The University of Turku project focuses on five different types of bullying:
Physical: direct and indirect physical attacks, usually contextualized in games written off as “pretend we are” that usually preceed vicious physical attacks.
Face and Gesture Bullying: face expressions or gestures that convey intimidating and frightening messages.
Social Isolation : it excludes the child from his or her group, affecting self-confidence and self- image.
Threats: strong demands for money, snacks or other objects, usually forcing the child to steal, therefore becoming open to further intimidation.
Humiliating: vicious jokes, making fun of someone’s physical or personality features, hobbies, family, friends, school difficulties, cultural or social background.
e-Bullying: the use of web pages, e-mails and text messages to attack, threat or intimidate or even spread bad rumors about someone.
The Lohjan Lukio is a primary school for 7 to 12 years old children. The school population is around 1,300 students, most of them of a Finnish origin. However there are students from Sweden , other countries in Eastern Europe and Asia. According to the Finnish National Board of Education, formal education in the country has to be equal and compulsory for all children from the age of 7 to the age of 15 (www.oph.fi ), and a tutorial system is provided for a better adaptation and development of all the school children, despite their age , language and nationality. Each school has a team of tutors in charge of supervising the educational process of each child and responsible for providing teachers and parents with systematic reports on students behaviors, needs and school progress.
Since the institution has decided to become a “KiVa” school, there are supervisors wearing attention vests in the corridors, cafeteria,gymnasium ,the toilets and in the playground where bullying occurs more frequently. Signs of bullying such as cuts or damaged clothes, anxiety, distress, mood swings, attention seeking, erratic attention, stealing objects or money, loss of personal belongings or expressions of inner turmoil are immediately registered and shared by the whole school staff for prevention actions to take place.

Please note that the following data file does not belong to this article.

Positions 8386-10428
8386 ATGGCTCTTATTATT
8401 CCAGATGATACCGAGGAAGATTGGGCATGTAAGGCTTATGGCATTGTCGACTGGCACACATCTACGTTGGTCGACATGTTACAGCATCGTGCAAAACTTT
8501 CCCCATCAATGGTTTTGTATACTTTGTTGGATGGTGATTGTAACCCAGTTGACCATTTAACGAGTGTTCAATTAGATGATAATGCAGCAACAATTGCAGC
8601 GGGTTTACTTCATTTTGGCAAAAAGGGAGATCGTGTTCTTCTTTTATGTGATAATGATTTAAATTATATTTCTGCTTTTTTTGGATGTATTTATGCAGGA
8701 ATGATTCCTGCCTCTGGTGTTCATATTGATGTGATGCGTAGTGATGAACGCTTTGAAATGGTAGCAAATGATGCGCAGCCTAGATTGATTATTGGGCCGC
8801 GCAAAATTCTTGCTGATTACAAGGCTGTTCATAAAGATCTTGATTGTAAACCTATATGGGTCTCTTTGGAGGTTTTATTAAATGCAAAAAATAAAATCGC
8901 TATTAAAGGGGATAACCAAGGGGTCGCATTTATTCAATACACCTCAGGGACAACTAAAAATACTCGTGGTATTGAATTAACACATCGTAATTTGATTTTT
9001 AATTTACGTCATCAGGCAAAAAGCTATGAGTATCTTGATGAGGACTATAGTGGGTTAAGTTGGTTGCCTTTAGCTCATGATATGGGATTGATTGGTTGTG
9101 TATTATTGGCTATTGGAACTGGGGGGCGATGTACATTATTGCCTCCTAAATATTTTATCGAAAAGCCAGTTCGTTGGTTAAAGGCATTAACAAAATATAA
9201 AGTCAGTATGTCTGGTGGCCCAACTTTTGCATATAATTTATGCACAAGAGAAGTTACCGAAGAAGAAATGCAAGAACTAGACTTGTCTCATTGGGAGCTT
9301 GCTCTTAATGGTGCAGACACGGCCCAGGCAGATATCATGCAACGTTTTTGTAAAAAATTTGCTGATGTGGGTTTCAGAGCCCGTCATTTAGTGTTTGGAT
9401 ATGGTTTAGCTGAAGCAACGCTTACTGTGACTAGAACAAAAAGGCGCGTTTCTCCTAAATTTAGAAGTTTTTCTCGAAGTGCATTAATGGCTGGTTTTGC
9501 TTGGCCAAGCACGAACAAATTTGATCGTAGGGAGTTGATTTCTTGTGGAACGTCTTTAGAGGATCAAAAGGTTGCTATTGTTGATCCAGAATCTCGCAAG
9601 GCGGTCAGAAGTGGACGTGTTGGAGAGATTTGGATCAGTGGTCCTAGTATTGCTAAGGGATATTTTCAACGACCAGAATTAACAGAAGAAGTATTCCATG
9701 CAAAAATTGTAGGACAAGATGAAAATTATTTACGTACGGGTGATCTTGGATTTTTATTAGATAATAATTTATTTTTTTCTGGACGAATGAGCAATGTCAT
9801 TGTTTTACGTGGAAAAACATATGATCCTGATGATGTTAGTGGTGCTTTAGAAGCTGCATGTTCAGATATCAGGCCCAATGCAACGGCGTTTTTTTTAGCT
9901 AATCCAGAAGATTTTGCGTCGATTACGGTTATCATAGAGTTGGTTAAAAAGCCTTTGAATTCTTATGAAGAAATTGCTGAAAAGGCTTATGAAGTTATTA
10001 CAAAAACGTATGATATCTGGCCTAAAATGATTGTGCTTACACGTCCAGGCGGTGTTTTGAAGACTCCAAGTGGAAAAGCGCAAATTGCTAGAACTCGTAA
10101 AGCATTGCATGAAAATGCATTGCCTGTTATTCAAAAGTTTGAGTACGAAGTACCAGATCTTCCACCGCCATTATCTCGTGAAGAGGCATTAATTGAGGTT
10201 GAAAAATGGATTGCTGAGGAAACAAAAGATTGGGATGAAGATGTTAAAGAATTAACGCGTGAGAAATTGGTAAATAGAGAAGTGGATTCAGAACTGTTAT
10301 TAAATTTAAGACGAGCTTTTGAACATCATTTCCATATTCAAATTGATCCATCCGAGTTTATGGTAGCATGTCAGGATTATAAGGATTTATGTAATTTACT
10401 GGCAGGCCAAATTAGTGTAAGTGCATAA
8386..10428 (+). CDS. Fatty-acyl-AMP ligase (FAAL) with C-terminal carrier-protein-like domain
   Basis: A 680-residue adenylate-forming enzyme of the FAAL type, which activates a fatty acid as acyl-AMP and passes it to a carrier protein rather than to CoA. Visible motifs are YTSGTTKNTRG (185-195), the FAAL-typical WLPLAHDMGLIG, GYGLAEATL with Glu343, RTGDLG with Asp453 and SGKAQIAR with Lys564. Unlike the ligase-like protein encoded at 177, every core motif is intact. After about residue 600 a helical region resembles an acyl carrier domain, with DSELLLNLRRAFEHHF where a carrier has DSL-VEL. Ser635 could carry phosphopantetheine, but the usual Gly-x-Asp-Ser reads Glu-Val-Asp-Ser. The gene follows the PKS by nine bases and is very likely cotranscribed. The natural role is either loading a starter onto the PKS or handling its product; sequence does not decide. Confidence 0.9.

In the case of a bullying registration, both the aggressor and the victim, as well as their parents or caretakers are engaged in a “treatment” at least for three months, involving teachers, supervisors and the school psychologists in regular meetings.
The students also have information about the signs and effects of bullying in the compulsory Ethics classes, during video sessions or by playing tailor made computer games available in the school’s library. By becoming aware of the negative effects of bullying – stress, lack of concentration, poor school work, loss of confidence and self esteem, lack of appetite or comfort eating, use of alcohol or drugs, nightmares, sweats, stomack disorders, panic attacks, nervous breakdown, among others, the students learn about the importance of saying “NO TO BULLYING”.